Stonemouth, Hardback
4 out of 5 (3 ratings)


Stewart Gilmour is back in Stonemouth. After five years in exile his presence is required at the funeral of patriarch Joe Murston, and even though the last time Stu saw the Murstons he was running for his life, staying away might be even more dangerous than turning up.

An estuary town north of Aberdeen, Stonemouth, with it's five mile beach, can be beautiful on a sunny day. On a bleak one it can seem to offer little more than seafog, gangsters, cheap drugs and a suspension bridge irresistible to suicides. And although there's supposed to be a temporary truce between Stewart and the town's biggest crime family, it's soon clear that only Stewart is taking this promise of peace seriously.

Before long a quick drop into the cold grey Stoun begins to look like the soft option, and as he steps back into the minefield of his past to confront his guilt and all that it has lost him, Stu uncovers ever darker stories, and his homecoming takes a more lethal turn than even he had anticipated.

Tough, funny, fast-paced and touching, Stonemouth cracks open adolescence, love, brotherhood and vengeance in a rite of passage novel like no other.




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Showing 1 - 3 of 3 reviews.

Review by

Stonemouth by Iain Banks (2012 Little, Brown, 356pp)I enjoyed Stonemouth for many reasons. To begin with, while the location in the book was made up it came across as very real, as did the characters. In addition, as someone who moved away from my hometown I could relate to Stewart (Stu) Gilmore’s feelings about returning home. (Not that I was run out of my hometown by gangsters.) Iain Banks caught the sense of returning home and finding oneself in familiar surroundings where things appear to have never changed, time never to have moved on, and yet you feel different.I liked the way facts about Stu’s life in Stonemouth were revealed and Iain’s treatment of Stu’s interaction with old friends and companions wrung true. His treatment of Stu’s conflicting thoughts and internal reasoning about how his former girlfriend would react to him felt realistic.The first half of the novel moved relatively slowly and I did wonder if I would have read it had it not been an Iain Banks novel. However, about halfway through it picked up the pace and I found myself not wanting to put it down. In fact, I had to force myself to put the book down at 1am on a midweek night so that I could get some sleep. (I only had twenty pages left at the time and so I finished it in Starbucks the following morning before going into work.)Iain Banks always likes to take a shot at the establishment. The scene at the golf course presents him with this opportunity and his description of the gathering reminded me of all the recent coverage in the UK press about the “Chipping Norton Set” and the environment of collusion between politicians, agents of law and order, and those with a predilection for pursuits beyond those considered strictly legal, but all for the “better good”, of course. This scene could also be taken as a “hats off” salute to the film, “Hot Fuzz”, in which Bill Bailey’s two characters (Sergeants Turner) are seen to be reading Iain Banks and Iain M. Banks novels, and in which a similar approach to peace keeping can be observed.It is the first book I’ve read in a long time in which the ending was not a foregone conclusion. Right up until the end it could have gone any number of ways and Iain Banks did a great job of laying any number of false trails that the reader could follow. As I approached the end of the book I had at least four possible endings in mind and I was kept guessing to the last few pages.Many reviewers have considered this book to be a disappointment for a Banks novel. I do not agree with them. While “Stonemouth” is not “The Bridge”, “Walking on Glass”, “The Crow Road”, “Espedair Street”, “Complicity”, or “The Was Factory”, it is still a good read with a lot to offer and a novel that would have been acclaimed had it been written by someone else. Thank you, Iain, for another enjoyable story.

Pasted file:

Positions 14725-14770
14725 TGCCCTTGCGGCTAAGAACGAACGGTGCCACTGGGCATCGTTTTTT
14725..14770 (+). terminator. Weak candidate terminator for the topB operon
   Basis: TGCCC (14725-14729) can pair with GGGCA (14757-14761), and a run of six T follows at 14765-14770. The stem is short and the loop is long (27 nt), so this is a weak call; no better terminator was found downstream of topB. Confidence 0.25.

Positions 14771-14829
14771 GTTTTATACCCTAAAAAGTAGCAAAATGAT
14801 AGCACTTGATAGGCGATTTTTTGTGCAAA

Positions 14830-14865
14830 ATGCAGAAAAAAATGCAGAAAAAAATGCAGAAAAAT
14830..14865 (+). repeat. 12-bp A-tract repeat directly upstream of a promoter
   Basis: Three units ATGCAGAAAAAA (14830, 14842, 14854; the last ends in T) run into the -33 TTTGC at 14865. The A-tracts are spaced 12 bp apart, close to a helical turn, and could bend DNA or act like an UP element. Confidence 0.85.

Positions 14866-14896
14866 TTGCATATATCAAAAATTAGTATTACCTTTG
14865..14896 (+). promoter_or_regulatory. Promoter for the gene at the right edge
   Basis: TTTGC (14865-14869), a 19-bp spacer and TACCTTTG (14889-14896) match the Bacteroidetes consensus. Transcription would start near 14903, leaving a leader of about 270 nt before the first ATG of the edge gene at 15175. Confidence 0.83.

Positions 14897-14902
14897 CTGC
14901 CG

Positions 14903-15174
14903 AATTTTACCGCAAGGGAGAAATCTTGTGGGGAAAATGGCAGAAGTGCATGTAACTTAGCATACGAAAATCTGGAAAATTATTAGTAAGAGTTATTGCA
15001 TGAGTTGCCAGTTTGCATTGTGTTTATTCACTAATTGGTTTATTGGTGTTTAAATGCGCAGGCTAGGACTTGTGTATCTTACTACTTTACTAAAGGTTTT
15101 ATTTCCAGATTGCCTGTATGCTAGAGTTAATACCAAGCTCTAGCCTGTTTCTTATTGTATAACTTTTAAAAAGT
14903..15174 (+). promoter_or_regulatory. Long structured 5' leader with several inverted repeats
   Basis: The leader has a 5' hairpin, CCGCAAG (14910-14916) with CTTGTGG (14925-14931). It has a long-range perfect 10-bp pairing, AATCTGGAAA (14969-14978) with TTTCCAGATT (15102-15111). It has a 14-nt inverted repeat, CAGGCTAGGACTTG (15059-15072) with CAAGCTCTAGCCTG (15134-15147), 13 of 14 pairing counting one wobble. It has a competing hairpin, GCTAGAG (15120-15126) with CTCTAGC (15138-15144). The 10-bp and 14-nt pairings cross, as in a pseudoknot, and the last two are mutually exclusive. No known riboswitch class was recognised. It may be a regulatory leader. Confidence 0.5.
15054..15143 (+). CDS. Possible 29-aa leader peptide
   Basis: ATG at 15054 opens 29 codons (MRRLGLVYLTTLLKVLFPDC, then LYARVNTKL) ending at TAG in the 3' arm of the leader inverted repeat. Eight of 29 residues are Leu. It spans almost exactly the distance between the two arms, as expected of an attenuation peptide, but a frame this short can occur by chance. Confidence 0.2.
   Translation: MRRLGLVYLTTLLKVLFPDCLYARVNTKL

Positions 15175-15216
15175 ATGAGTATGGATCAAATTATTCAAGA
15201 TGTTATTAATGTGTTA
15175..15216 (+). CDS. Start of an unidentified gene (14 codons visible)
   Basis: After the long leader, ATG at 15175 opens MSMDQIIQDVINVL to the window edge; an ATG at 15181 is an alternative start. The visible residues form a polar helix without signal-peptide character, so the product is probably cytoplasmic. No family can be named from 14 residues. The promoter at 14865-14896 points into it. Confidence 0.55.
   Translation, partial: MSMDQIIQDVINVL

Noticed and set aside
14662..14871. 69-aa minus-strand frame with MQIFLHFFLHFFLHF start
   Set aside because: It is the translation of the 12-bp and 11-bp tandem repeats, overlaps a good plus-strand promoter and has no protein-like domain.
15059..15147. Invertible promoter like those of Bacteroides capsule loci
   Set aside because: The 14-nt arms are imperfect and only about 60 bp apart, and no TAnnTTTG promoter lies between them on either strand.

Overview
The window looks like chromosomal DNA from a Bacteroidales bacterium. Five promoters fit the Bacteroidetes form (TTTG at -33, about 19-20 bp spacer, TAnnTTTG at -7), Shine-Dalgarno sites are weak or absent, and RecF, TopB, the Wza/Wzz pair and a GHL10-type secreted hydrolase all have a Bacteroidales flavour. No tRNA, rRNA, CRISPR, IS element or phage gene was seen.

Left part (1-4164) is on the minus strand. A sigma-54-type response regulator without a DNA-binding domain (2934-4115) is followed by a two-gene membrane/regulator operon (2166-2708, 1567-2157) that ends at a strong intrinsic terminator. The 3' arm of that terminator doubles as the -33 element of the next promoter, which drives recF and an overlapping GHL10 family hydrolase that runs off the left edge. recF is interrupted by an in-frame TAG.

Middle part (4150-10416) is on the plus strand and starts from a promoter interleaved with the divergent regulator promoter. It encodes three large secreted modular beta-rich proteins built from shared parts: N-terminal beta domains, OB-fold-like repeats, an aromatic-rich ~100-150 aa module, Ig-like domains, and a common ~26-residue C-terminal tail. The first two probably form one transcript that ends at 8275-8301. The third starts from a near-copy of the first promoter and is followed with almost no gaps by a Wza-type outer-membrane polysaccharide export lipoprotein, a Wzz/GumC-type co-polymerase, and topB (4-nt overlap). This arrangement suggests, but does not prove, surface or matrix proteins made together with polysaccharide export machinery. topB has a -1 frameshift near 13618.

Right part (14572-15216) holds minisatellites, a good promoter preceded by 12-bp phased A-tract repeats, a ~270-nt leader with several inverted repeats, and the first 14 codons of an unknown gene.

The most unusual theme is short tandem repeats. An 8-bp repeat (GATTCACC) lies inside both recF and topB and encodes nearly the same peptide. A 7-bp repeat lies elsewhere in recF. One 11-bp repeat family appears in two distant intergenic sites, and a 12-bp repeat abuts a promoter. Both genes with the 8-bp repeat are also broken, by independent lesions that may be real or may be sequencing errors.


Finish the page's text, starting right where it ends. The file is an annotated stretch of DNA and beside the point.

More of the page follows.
Review by

A return to form from Iain Banks with what is probably his finest novel since "The Crow Road".Indeed, this book ploughs a similar furrow to "The Crow Road", featuring the return to his small town roots of a Scots exile who has now found refuge and a career down in London. Here the principal protagonist is Stewart Gilmour who is returning. As the novel opens Gilmour is waiting to meet the main enforcer for one of two gangs that, between them, effectively run the small town of Stonemouth (a fictional town which we infer is not far up the coast from Aberdeen), to check that he will have safe passage for the weekend.As the novel progresses we gradually find out more - Gilmour, now in his mid twenties, has not been back for five years, and had only just managed to escape with his life.More and more details emerge and it becomes clear that the network of relationships and affiliations within the town are complicated, and often counter-intuitive.The plot goes through several sinuous turns, but never loses the reader's avid attention, and while Gilmour is far from perfect, and clearly not blameless, he is an engaging character who readily wins the reader's sympathy. I found that I couldn't put this book down, and now feel slightly bereft that I have finished it!

Review by

Some insights on infidelity. Interesting. Pleasant narrative but faded in parts.

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